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Intolerable Acts

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• American Revolution
Boston Tea Party
Sugar Act
Stamp Act
Tea Act
Continental Congress
King George III
Lord North


Definition: Series of laws sponsored by British Prime Minister Lord North and enacted in 1774 in response to the Boston Tea Party. The laws were these:

  • Impartial Administration of Justice Act, which allowed the royal governor of a colony to move trials to other colonies or even to England if he feared that juries in those colonies wouldn't judge a case fairly
  • Massachusetts Bay Regulating Act made all law officers subject to appointment by the royal governor and banned all town meetings that didn't have approval of the royal governor
  • Boston Port Act, which closed the port of Boston until the price of the dumped tea was recovered, moved the capital of Massachusetts to Salem, and made Marblehead the official port of entry for the Massachusetts colony.
  • Quartering Act, which allowed royal troops to stay in houses or empty buildings if barracks were not available
  • Quebec Act, which granted civil government and religious freedom to Catholics living in Quebec.

These Acts were the harshest so far of all the Acts passed by Parliament. The closing of Boston's port alone would cost the colony (and the American colonies as a whole) a ton of money. The Regulating Act was aimed at curtailing revolutionary activities. The Quartering Act angered colonists who didn't want soldiers (especially Redcoats) in their houses. And the Quebec Act was a direct insult to Americans, who had been denied the same sorts of rights that the Quebec residents now got.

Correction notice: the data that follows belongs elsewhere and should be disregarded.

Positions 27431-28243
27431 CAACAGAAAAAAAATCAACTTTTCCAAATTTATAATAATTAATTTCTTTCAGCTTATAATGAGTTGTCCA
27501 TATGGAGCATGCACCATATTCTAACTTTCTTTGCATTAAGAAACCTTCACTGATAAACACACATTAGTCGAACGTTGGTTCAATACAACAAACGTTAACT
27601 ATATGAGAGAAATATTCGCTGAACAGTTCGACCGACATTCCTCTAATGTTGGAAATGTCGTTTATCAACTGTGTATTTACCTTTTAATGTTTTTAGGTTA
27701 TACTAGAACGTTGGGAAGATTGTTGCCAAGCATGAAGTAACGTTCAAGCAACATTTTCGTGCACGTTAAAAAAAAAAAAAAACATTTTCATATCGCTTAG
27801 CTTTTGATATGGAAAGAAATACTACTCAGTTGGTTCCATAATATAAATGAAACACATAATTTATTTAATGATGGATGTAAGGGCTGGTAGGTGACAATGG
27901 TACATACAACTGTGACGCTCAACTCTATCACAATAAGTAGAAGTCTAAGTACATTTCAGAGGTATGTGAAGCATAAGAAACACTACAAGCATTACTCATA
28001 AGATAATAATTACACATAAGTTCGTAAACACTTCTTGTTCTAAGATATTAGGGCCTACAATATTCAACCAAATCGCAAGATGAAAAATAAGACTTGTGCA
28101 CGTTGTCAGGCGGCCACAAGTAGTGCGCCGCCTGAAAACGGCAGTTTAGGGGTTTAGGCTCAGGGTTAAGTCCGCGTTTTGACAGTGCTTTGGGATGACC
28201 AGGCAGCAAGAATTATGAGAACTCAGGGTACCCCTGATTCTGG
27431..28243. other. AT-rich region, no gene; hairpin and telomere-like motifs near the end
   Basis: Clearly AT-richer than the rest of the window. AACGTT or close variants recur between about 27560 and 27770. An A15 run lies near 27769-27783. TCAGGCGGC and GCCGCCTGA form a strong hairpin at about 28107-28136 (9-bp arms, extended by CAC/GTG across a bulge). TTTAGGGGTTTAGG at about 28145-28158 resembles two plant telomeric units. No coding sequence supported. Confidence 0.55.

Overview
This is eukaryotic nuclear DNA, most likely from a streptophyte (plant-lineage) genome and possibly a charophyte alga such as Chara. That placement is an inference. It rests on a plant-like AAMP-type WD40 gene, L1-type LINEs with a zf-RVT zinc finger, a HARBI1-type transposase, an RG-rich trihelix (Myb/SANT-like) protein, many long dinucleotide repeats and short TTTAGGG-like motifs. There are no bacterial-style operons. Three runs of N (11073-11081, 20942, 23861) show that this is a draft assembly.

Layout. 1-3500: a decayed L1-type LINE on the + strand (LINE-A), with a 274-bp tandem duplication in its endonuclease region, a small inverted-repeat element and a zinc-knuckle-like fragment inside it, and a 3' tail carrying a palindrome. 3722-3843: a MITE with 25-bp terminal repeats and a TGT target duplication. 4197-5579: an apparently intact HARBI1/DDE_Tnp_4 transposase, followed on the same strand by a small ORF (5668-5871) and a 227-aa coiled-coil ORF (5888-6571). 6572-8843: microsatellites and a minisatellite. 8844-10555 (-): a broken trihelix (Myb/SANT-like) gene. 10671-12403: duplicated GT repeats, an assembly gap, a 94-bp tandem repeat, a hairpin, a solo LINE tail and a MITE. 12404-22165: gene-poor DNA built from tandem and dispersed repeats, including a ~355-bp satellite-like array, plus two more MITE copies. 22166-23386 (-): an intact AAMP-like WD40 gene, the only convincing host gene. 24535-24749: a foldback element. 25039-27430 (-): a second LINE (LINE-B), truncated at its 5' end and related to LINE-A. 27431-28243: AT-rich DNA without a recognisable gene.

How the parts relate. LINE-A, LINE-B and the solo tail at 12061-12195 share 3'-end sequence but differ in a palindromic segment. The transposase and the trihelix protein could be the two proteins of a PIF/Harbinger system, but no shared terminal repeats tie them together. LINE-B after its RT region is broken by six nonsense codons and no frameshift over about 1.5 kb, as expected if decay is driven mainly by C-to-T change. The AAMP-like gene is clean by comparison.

Rather than keep the colonists down, the Intolerable Acts stirred the revolutionary spirit to a fever pitch.

Related Resources:
The Development of the Revolution
An examination of life in the 18th Century and how it led to the Revolution.

Revolutionary Intents
Reading what the revolutionaries felt is a first step toward truly understanding what they did. This site offers a wealth of personal papers, letters, and documents to help you put the Revolution in perspective.

Elsewhere on the Web:
Details on the Intolerable Acts
Trace the history of resistance to these and other Acts passed by Britain and protested by Americans.

Origins of the Revolution
See how it all began in this series of fun, interesting stories. You can even take a quiz to reinforce what you learned!

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